• U.S. Factories Grow as Manufacturing Improves. U.S. factories expanded in December at the fastest pace in six months, adding to evidence manufacturing is improving from India to the U.K. entering 2012. The Institute for Supply Management’s factory index climbed to 53.9 last month from 52.7 in November, the Tempe, Arizona- based group’s data showed today.
  • Construction Spending in U.S. Climbs 1.2%. Construction spending in the U.S. rose in November for a third time in four months, indicating the industry helped boost growth at the end of 2011. Building outlays increased (CNSTTMOM) 1.2 percent, exceeding the median estimate of 46 economists in a Bloomberg survey that called for a 0.5 percent gain, Commerce Department figures showed today in Washington. The October reading was revised down to show a 0.2 percent drop from a previously projected 0.8 percent increase, showing the initial data are susceptible to swings in direction.
  • China's Wen Sees 'Relatively Difficult' First Quarter as Exports Weaken. Chinese Premier Wen Jiabao said business conditions may be “relatively difficult” this quarter and monetary policy will be fine-tuned as needed. “We see downside pressure on our economy and elevated inflation at the same time,” Wen said during a two-day trip to Hunan province, according to a statement on the government’s website yesterday. “We also face problems of weakening external demand and rising costs for companies.” “With an expected deceleration in property investment and exports, we expect to see more weakness in industrial activity.” Nomura Holdings Inc. said last month that China’s economic expansion may decelerate to 7.5 percent in the three months through March from 9.1 percent in the third quarter, as export growth slows and the government’s campaign to check property prices damps investment. The government seeks to stabilize growth and consumer prices (CNCPIYOY) to “promote social harmony,” Wen said. China’s money supply has “structural issues” and one can’t simply say that there is too much or too little lending or sufficient or insufficient liquidity, Wen said. The government will tighten or loosen policies according to the needs of different industries, he said. “Priority will be given to key projects and projects under construction, and we will limit industries suffering from overcapacity, those that cause heavy pollution and are energy intensive,” Wen said, reiterating existing government policy.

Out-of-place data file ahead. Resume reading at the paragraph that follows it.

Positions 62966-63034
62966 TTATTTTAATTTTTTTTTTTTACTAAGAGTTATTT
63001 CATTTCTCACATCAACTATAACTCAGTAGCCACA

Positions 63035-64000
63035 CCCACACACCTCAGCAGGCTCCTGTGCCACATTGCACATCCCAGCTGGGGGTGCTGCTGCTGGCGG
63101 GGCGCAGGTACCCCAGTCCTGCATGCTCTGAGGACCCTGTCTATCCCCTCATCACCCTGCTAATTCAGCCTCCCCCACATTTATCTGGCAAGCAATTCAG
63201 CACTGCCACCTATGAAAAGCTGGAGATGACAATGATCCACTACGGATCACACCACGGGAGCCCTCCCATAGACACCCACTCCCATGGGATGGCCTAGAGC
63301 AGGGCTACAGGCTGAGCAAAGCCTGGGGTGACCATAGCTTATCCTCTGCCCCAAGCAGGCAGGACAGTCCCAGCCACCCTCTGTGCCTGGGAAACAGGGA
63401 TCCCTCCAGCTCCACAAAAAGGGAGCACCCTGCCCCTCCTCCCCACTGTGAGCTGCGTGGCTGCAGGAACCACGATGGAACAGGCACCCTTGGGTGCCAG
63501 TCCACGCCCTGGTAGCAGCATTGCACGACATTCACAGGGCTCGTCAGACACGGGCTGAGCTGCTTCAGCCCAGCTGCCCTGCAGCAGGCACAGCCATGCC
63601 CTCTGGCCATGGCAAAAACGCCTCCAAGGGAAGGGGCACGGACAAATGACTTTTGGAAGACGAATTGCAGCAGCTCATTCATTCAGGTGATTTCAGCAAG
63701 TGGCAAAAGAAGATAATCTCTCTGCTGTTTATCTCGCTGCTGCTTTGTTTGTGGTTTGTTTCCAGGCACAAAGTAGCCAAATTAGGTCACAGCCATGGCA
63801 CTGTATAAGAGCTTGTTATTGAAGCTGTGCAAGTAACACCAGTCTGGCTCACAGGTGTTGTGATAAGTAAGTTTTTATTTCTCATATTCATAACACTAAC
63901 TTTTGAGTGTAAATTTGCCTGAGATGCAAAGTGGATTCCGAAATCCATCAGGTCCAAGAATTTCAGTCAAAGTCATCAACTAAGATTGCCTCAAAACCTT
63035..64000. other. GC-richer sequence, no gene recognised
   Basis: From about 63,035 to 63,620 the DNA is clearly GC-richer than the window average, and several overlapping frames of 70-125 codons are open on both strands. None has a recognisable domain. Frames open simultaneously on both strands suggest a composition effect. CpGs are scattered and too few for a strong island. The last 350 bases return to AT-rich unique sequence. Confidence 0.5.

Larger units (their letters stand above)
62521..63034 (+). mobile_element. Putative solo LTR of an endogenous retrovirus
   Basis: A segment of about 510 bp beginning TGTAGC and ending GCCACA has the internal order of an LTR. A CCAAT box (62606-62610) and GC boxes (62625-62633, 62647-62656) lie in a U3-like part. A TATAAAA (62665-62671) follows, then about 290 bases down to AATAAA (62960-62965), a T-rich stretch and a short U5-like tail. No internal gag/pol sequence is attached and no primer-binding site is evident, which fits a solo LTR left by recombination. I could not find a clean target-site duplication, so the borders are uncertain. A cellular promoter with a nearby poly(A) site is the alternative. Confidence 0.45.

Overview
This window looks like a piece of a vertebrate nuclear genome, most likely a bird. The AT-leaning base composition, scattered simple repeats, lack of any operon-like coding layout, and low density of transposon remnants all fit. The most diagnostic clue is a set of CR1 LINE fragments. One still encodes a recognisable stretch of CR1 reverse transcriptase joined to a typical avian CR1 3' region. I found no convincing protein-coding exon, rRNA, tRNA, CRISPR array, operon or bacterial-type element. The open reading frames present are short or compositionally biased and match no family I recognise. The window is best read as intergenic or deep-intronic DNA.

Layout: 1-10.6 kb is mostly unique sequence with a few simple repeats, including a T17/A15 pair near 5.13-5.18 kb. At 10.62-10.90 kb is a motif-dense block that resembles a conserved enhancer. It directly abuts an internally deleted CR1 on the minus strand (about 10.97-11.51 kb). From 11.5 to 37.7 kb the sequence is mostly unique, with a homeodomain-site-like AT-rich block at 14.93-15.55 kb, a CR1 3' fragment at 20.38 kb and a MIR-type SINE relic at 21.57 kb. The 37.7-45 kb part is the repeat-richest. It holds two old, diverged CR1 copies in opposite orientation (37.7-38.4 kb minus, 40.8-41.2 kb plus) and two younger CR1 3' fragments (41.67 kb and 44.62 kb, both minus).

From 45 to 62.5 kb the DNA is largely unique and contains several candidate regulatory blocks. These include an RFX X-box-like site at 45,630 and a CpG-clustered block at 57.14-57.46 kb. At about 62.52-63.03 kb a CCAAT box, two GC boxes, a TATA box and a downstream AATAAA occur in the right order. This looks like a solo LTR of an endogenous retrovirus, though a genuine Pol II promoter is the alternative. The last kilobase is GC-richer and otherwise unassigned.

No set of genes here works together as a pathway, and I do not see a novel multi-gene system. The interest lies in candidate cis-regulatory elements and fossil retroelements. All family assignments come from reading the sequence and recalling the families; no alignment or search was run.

• Hedge Funds Had Second-Worst Year in 2011, Eurekahedge Says. The Eurekahedge Hedge Fund Index was down 4.1 percent in 2011, the Singapore-based data provider said in an e-mailed statement. Total asset flows for the year amounted to $67 billion, bringing the entire industry size to $1.72 trillion, it said.
  • Oil Increases on Global Manufacturing, Iran Concerns. Oil climbed to a six-week high after manufacturing in the U.S. and Asia expanded in December and as concern persisted that further sanctions against Iran may disrupt shipments. Crude oil for February delivery rose $3.37, or 3.4 percent, to $102.20 a barrel at 11:52 a.m. on the New York Mercantile Exchange. The contract touched $102.88, the highest level since Nov. 17. Futures climbed 8.2 percent in 2011, the third consecutive annual increase. Brent oil for February settlement advanced $3.37, or 3.1 percent, to $110.75 a barrel on the London-based ICE Futures Europe exchange.
  • Gold Rises Most in 10 Weeks on Iran Nuclear Concern: Wien Predicts $1,800. Gold futures headed for the biggest gain in 10 weeks on increased demand from investors after reports that Iran produced its first nuclear fuel rod and as the dollar weakened. Silver also gained. A domestically-made rod was inserted into the core of Tehran’s atomic research reactor after performance tests, the Iranian Students News Agency reported yesterday. Blackstone Group LP’s Byron Wien, who had correctly predicted last year’s gain in gold, said bullion will rally 15 percent in 2012 to $1,800 an ounce. “Fear trade is back because of Iran,” Adam Klopfenstein, a market strategist at Archer Financial Services Inc. in Chicago, said in a telephone interview. “Also, we are seeing buying across commodities because of the weaker dollar.” Gold futures for February delivery climbed 2.3 percent to $1,603.40 an ounce at 12:40 p.m. on the Comex in New York, heading for the biggest gain since Oct. 25. While prices rallied 10 percent last year, the 11th straight annual advance, the metal slumped 10 percent in December and touched $1,523.90 on Dec. 29, the lowest since July 7.